DENVER – I won’t soon forget the quiver in Rahim Moore’s voice, or the eerie, statue-like stillness of Von Miller, sitting at his locker-room stall in full uniform with his head bowed some 35 minutes after Saturday’s 38-35 double-overtime loss.
What little was left in reserve was drained to get from the frigid field, the coldest most of these players had ever known, back to the warmth of the locker room. The execution and tactics might have been questioned, but the effort was not, and the night was marked with big plays that will soon be forgotten because the day was lost.
The pass breakup by Mike Adams to stop a Baltimore drive with 3:16 left in regulation? That’s gone to the dustbin. So, too, were Trindon Holliday’s two returns of 90 and 104 yards for touchdowns; they will forever be a footnote to one of the riveting NFL games ever played.
Knowshon Moreno’s touchdown catch, Von Miller’s drive-ending half-sack of Joe Flacco in overtime, Jacob Tamme’s leaning-foward snag of a low Peyton Manning pass to turn third-and-7 into a first down en route to the Broncos’ second touchdown, Keith Brooking’s Johnny-on-the-spot fumble recovery, Manning’s 290-yard, three-touchdown day … few will remember them.
Even the 13 wins the Broncos amassed will soon be forgotten by many. How many Broncos fans remember any of the wins in 1996 in any detail? Probably about one-one-thousandth as many as can remember exactly where they sat to watch the last Broncos playoff loss this crushing, the 30-27 stunner to Jacksonville in the divisional round.
Dreams are laid waste, again, which is why Miller couldn’t move Saturday night.
“I guess I just wasn’t ready to let it go yet,” he said. “I’m still not ready to let it go.”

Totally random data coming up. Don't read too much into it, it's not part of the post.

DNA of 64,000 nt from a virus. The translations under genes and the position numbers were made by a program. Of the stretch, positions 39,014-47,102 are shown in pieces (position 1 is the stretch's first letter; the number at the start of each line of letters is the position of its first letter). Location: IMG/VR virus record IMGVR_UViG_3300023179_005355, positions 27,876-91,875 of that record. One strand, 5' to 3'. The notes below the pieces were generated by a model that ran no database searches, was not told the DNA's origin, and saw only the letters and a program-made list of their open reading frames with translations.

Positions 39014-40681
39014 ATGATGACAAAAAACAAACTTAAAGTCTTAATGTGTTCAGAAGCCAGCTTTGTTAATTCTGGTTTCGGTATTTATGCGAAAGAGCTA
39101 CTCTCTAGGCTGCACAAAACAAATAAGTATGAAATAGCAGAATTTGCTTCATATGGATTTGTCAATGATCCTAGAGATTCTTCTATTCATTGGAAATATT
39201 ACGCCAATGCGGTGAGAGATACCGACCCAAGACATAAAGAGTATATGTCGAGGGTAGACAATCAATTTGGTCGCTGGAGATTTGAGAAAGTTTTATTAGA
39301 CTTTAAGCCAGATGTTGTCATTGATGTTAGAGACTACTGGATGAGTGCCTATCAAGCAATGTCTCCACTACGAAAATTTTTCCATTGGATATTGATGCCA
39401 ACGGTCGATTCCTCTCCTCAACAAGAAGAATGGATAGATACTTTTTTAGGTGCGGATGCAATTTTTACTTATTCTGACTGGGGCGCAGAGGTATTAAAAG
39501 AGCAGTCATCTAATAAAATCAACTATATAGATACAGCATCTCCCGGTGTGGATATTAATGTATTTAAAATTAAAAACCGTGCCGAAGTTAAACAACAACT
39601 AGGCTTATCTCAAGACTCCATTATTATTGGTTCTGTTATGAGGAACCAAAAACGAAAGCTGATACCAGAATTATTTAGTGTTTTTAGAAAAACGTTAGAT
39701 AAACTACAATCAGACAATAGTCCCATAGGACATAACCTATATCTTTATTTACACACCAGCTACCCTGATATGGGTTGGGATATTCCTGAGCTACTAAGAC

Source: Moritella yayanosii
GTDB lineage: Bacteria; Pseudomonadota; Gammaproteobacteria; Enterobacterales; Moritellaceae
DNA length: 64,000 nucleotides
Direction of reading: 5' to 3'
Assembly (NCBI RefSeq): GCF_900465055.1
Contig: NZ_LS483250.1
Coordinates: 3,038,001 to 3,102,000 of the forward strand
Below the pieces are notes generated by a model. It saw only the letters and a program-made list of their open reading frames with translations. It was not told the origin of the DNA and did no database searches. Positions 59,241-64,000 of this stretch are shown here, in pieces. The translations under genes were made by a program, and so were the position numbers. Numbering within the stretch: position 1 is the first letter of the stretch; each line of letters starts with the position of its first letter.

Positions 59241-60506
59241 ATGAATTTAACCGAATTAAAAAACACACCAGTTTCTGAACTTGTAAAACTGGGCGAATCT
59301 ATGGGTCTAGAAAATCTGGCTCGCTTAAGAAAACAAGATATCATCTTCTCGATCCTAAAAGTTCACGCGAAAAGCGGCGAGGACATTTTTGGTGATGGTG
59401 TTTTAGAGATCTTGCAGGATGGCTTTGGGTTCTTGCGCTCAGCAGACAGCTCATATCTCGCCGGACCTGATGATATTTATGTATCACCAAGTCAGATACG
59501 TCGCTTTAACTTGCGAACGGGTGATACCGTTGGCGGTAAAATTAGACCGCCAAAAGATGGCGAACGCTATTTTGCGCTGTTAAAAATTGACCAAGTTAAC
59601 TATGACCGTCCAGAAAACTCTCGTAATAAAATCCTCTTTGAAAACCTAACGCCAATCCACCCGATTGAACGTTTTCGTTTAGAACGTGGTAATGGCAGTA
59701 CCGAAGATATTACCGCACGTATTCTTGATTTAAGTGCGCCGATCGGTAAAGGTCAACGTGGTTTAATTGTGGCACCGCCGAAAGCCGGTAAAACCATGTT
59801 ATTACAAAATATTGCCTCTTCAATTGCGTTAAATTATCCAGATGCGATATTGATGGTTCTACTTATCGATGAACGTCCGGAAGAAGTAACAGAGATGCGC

It’s not just about the result for Miller — even though he will be haunted by the lost possibilities. It’s about the end of the road for a team he’d come to cherish.
“I enjoy coming to the locker room every day to spend time with those guys. The NFL offseason is totally different than a college offseason and it’ll be a long time before we play again. Just thinking about that and not wanting to let it go,” he said.
“This will burn for a while — and it should — but for us to get where we want to be, we have to overcome stuff like this.”
And that’s where the 1996 parallels pick up. The reason the Jaguars loss of that era remains so prominent is because of how the Broncos followed it: by going 33-6 over the next two years and winning back-to-back world championships.
Once the pain of Saturday subsides, Miller will understand this.
“I had dreams of confetti. I’m still going to continue to have those dreams,” Miller said. “Now I have a better understanding of what it takes to get there — from an individual standpoint and a team standpoint.”
A champion rose from the ashes of the last Broncos loss this crushing. Miller’s fondest hope now is for history to repeat itself.